Growers should also always consider cobranding. Having two names on the tags can both reduce cost and show support for a retailer or partnered brand. Both Terra Nova Nurseries and Garden Splendor have offered this marketing alternative to their grower and retailer customers, both with a positive response. Cobranded tags take advantage of the branding and marketing conducted by the grower as well as the brand equity earned by the retailer with years of neighborhood and regional sales.

Added Value

Whether purchasing plant tags or designing them internally, growers can benefit branding-related sales by exploring practical yet unique ways to make tagging programs successful. Providing something extra with tags or packaging can often be the difference between a sale and a long-term customer, between a plant that remains on the shelf and one that leaves the store. Terra Nova Nurseries and Garden Splendor have each uncovered unique ways to provide added value with their packaging, leading to boosted sales and positive customer feedback.

A staple of the Garden Splendor brand is the "Remember Me" marker, an exclusive anodized aluminum marker embossed and printed with the logo, website address, and botanical and common names of the variety.

"They are called Remember Me markers for many reasons," says Wilson. "They help people remember the names of the plants and quietly remind them of the retail store where they bought the plants. They also remind people of the brand and website, so they can get more information about the plants and brand, and find inspiration for getting other varieties."

In this way, this permanent marker supports all three markets: the Garden Splendor brand, the retailer and the end consumer. Garden Splendor uses the unique Remember Me marker as an added value to include with its pictorial tag, which provides quick, at-a-glance information for the browsing consumer.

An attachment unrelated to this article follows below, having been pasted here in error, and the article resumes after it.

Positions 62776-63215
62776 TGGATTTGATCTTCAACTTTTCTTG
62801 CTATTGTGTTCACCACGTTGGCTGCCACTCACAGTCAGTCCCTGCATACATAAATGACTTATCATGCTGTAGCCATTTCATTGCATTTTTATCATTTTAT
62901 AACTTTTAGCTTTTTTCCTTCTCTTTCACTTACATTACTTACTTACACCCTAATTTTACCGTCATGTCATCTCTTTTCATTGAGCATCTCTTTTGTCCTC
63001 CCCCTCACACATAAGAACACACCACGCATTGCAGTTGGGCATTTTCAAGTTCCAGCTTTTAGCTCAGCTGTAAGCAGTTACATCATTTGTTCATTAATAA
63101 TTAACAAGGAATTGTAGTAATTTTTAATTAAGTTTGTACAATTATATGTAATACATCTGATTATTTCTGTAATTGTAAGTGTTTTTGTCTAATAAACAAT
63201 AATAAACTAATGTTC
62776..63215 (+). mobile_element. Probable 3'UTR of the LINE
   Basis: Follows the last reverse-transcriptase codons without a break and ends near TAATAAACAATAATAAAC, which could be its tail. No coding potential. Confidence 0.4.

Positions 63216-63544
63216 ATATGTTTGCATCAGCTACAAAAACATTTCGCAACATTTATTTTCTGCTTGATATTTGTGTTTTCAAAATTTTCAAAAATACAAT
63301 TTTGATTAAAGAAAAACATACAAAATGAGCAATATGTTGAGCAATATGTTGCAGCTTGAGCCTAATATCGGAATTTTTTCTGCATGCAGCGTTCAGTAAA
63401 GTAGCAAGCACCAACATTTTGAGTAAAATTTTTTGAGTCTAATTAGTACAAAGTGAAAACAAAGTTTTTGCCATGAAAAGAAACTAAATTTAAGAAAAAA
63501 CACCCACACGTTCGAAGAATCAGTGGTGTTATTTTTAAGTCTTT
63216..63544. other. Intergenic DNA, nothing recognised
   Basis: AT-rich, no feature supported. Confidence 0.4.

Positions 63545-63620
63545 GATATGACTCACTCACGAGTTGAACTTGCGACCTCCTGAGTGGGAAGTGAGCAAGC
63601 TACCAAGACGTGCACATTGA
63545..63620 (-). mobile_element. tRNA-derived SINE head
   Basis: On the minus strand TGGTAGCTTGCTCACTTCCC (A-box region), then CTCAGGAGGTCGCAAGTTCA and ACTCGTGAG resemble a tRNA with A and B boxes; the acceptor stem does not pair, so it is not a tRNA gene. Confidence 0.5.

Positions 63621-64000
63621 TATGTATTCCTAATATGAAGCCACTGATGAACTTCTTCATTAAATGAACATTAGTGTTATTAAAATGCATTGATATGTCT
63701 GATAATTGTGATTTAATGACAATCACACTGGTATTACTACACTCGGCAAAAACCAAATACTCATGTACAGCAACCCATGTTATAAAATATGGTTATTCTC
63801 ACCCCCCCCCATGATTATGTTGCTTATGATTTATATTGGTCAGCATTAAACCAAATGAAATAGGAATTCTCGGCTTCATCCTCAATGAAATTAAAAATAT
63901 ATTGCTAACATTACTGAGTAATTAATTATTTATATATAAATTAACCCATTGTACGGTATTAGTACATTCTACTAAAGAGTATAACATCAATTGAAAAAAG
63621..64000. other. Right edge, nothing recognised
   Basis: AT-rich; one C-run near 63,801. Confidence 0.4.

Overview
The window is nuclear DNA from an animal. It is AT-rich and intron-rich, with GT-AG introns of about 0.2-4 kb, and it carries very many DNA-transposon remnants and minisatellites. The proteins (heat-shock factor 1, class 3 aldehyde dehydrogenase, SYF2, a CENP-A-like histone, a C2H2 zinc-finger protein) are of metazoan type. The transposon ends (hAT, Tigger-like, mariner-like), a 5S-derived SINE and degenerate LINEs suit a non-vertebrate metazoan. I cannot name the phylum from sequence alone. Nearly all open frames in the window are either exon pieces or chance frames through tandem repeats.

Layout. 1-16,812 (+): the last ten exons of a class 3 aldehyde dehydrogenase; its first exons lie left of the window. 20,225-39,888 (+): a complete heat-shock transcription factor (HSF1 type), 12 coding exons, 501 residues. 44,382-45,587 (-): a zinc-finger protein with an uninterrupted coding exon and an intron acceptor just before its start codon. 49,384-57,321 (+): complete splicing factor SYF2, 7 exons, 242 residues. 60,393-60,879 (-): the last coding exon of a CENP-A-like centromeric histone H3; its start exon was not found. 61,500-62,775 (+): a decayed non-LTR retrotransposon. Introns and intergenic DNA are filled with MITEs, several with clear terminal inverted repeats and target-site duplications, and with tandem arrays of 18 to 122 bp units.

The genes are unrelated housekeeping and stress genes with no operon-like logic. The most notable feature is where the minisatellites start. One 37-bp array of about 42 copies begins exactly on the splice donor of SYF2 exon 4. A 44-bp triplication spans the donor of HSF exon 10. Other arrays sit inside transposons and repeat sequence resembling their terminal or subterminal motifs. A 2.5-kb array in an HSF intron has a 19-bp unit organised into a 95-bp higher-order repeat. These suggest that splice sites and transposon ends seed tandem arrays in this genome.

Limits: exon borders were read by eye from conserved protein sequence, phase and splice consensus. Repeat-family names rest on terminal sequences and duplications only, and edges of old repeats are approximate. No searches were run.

"It extends the value from the retailer's yard to the homeowner's yard," explains Wilson. "While it is just one element of the brand, the Remember Me marker is very important for the overall success of our Plants Worth Remembering package."

Sometimes, added-value incentives can be developed or found through special offers. Terra Nova Nurseries recently began offering premium plant tags free with every shipment.

"At Terra Nova Nurseries, we place a major emphasis on providing the tools to make our customers successful," says Doolittle. "Whether it's working directly with them to choose the perfect plants, breeding varieties that provide grower solutions, or offering marketing and tagging support, we want to help growers succeed with our plants."

Especially with a sagging economy, growers want to save on packaging or even cut costs entirely. So for Terra Nova Nurseries, offering a free tags program was a natural next step in helping support its customers when they needed it most.

"Our tag program was designed specifically to make growers' jobs easier and is in place so they have one less thing to worry about," says Doolittle. "We've always received positive feedback regarding the effectiveness of our tags, so having the opportunity to receive them at no charge is a huge bonus for our customers."

Regardless of the tag's design or the marketing plan surrounding its use, means to success must include a strategic and consistent approach.

Leslie Kirk and Don Eberly

Leslie Kirk is public relations manager and Don Eberly is president and CEO of Eberly & Collard PR, an Atlanta-based agency specializing in the home, garden, design and agribusiness industries. They can be reached at [email protected] and [email protected], respectively. For more information on the companies in this feature, visit for Terra Nova Nurseries and for Garden Splendor.